Hutto City Council discuss COVID-19 safety, water bill reimbursement

Hutto City Council discussed water bill forgiveness in its March 4 meeting. (Kelsey Thompson/Community Impact Newspaper)
Hutto City Council discussed water bill forgiveness in its March 4 meeting. (Kelsey Thompson/Community Impact Newspaper)

Hutto City Council discussed water bill forgiveness in its March 4 meeting. (Kelsey Thompson/Community Impact Newspaper)

Masks and COVID-19 safety protocols were the first topics Hutto City Council discussed in its March 4 meeting following Gov. Greg Abbott’s lift of the statewide mask mandate.

Mayor Pro Tem Mike Snyder said the city would not contradict the order, but would continue to adhere to common sense safety practices. Residents are encouraged to social distance, wear face coverings and hand wash frequently.

Over $300,000 in COVID-19 relief funds are still available for businesses that have encountered issues within the past year. Snyder said the last loan given out was in October. The city is currently working on ways to better communicate the availability of the funds.

“I’d hate to see a business shut down because it didn’t know about the ability to get possible help,” he said.

City Manager Warren Hutmacher was given authorization to proceed with water bill forgiveness plans for winter storm related damages. Utility relief programs have been considered in cities throughout Texas following February’s winter storm.


Hutto’s plan would give citizens whose February water bills are 50% or more than their normal rate the amount of their average monthly bill plus 10% to account for any increase. Citizens whose water bills increased but are less than 50% their normal rate are encouraged to contact the city so they can negotiate the bill, Hutmacher said.

Sewage bill rates will be capped to average consumption so residents won’t see an increase in their April bills, he said.

Council also approved phase one of a three-phase plan for water supply improvements. These upgrades will consist of new wells and aquifer storage to increase capacity, and are estimated to be complete in a year. Phase one, which involves system improvements that will leverage the city’s existing water source to meet increased peak demands, is estimated to cost $17 million.

Director of Engineering Samuel Ray said the city of Hutto has $12.7 million available in utility bond money to go toward the project. Snyder and Rose expressed concern over funding the project without hurting the taxpayer.

“Somehow we've got to thread the needle and figure out how to use our impact fees and current revenues to get through this period,” Snyder said. “If there is a point in time where we do have to level with the people and explain, or we're going to have to move some stuff around, I think the sooner we do that the better instead of waiting six months halfway through a project.”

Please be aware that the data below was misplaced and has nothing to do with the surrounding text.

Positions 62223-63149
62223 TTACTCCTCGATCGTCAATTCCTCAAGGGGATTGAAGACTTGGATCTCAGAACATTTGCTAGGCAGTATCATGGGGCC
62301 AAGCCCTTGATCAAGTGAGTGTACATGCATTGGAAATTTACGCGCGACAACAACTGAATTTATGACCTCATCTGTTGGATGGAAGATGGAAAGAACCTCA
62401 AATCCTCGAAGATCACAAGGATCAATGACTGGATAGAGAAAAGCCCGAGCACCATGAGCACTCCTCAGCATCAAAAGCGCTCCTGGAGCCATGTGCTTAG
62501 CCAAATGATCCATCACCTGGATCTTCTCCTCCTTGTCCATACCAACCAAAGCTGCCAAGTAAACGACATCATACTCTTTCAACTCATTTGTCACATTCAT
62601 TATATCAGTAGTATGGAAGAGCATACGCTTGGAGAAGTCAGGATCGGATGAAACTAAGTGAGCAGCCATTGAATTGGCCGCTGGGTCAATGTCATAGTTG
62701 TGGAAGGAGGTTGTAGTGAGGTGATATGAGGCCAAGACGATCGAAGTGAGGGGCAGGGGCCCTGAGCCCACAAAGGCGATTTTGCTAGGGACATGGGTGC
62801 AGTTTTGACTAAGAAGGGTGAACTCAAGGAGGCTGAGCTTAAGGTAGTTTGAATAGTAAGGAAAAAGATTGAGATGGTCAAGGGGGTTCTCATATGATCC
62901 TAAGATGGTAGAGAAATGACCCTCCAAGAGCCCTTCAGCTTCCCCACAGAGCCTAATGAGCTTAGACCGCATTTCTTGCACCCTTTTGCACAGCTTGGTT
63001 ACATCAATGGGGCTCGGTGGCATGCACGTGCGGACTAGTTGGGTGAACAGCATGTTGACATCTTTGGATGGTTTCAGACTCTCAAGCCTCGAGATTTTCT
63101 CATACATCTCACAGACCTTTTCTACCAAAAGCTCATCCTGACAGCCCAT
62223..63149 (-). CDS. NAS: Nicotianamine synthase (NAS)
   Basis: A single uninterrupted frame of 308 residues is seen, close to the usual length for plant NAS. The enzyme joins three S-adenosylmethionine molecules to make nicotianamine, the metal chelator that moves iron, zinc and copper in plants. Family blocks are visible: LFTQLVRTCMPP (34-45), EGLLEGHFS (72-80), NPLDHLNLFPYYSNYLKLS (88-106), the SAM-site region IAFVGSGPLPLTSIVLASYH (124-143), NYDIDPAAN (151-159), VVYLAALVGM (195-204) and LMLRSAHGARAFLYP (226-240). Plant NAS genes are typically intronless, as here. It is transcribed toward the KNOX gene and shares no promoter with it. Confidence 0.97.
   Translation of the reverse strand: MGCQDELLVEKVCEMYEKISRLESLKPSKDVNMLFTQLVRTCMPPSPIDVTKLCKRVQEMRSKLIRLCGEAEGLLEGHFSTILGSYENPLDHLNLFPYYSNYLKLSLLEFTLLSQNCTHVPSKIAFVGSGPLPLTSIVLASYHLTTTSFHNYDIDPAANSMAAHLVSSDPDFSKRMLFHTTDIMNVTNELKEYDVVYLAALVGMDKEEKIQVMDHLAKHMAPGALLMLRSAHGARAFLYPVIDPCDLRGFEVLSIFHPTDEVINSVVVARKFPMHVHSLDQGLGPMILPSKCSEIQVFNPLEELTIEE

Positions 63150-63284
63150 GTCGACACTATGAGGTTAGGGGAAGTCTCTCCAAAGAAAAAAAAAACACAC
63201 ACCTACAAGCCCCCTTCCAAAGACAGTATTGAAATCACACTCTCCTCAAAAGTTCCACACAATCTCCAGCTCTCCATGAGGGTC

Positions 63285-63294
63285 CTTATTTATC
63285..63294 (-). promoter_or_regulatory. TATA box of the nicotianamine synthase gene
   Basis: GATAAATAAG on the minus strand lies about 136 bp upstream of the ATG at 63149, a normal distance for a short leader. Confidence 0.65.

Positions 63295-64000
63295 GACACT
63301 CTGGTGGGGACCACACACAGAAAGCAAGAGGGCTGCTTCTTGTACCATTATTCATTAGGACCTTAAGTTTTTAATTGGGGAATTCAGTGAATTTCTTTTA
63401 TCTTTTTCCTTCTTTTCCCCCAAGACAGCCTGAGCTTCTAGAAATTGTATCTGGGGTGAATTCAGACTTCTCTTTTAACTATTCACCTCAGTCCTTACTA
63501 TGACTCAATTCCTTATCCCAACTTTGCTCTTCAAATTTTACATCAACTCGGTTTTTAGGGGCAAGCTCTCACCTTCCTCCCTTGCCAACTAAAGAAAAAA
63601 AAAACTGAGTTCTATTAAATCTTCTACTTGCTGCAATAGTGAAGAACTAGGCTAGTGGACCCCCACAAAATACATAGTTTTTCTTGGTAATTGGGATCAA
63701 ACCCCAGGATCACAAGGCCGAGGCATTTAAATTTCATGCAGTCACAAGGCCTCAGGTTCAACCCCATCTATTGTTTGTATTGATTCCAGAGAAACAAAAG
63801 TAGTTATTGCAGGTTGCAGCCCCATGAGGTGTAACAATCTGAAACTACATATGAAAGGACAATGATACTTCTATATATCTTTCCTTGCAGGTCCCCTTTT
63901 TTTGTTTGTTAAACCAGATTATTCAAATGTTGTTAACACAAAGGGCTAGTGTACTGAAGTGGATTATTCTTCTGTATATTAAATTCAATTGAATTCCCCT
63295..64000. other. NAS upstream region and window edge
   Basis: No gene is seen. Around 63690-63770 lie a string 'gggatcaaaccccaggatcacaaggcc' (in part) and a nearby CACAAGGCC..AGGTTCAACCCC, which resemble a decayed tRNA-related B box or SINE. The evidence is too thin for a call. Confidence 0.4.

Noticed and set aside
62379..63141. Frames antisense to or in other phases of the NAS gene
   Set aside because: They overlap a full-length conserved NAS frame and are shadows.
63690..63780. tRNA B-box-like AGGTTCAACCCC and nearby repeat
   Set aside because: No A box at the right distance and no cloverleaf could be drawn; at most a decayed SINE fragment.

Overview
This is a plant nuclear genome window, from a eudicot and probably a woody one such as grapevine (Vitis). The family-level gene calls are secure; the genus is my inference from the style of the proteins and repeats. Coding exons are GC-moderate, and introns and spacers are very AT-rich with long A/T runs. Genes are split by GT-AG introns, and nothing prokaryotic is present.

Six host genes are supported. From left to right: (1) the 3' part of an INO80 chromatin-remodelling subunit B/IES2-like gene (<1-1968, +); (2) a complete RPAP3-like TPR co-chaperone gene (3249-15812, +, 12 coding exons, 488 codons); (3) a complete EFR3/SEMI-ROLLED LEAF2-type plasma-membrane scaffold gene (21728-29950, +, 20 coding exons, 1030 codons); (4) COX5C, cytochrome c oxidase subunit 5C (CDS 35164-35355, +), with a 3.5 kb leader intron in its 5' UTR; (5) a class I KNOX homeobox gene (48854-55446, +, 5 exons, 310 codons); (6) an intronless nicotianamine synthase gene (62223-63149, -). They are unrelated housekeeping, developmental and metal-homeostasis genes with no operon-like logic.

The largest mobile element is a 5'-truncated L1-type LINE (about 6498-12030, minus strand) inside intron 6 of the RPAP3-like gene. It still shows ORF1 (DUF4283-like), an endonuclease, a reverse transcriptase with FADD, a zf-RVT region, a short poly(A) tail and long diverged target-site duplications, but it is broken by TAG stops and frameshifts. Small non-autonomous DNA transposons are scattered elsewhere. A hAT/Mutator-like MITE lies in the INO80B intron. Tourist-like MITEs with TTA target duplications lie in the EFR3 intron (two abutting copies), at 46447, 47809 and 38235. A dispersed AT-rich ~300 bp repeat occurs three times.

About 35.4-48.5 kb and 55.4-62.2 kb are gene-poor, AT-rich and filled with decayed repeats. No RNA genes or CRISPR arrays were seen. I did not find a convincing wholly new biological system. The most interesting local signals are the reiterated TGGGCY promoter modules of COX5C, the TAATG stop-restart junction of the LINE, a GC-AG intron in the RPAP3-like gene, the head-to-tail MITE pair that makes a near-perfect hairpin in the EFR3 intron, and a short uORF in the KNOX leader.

Council Member Dan Thornton said the water supply improvements project is what needs to be done, although he would be happier knowing exactly how the city was going to pay for it. Because they are not paying for it right now, as the project progresses they will eventually need to answer where the money will come from.

Council Member Peter Gordon said Hutto was one of the last cities whose water went offline during the winter storm and one of the first back online. He said he credits it to the city owning its own water system.

When water pressure went down, Snyder said it was because other systems helping supply Hutto with additional water went down, not because of their own system.

“What that told me was how bad of a problem we have with our water supply, because we’re pumping as much as we can and we need other providers,” he said. “At some point we’re going to have to increase our output and our ability to get more water.”

One item that was tabled during council's meeting was an Economic Development Corporation presentation of expenses and return on investment of the last two years because the presentation was not ready. Snyder said the council requested a report in January to get up to speed on projects and personnel. There was frustration among council members for the delay.

“It’s a little bit frustrating,” Council Member Robin Sutton said. “As an organization of business you should have the records together.”

Steven Harris, the Economic Development Corporation chair, will have two weeks to prepare to present during the March 18 meeting. Sutton and Council Member Tanner Rose said they would be looking at how people spent money and for what reasons as well as the job descriptions of the people within the corporation.
By Megan Cardona

Reporter, Round Rock, Pflugerville-Hutto

Megan is the Hutto reporter for Community Impact Newspaper's Round Rock and Pflugerville-Hutto editions. In 2020, she graduated with a degree in communication from UT-Arlington, where she worked at the student newspaper, The Shorthorn, for two years covering student affairs, campus administration and the city of Arlington.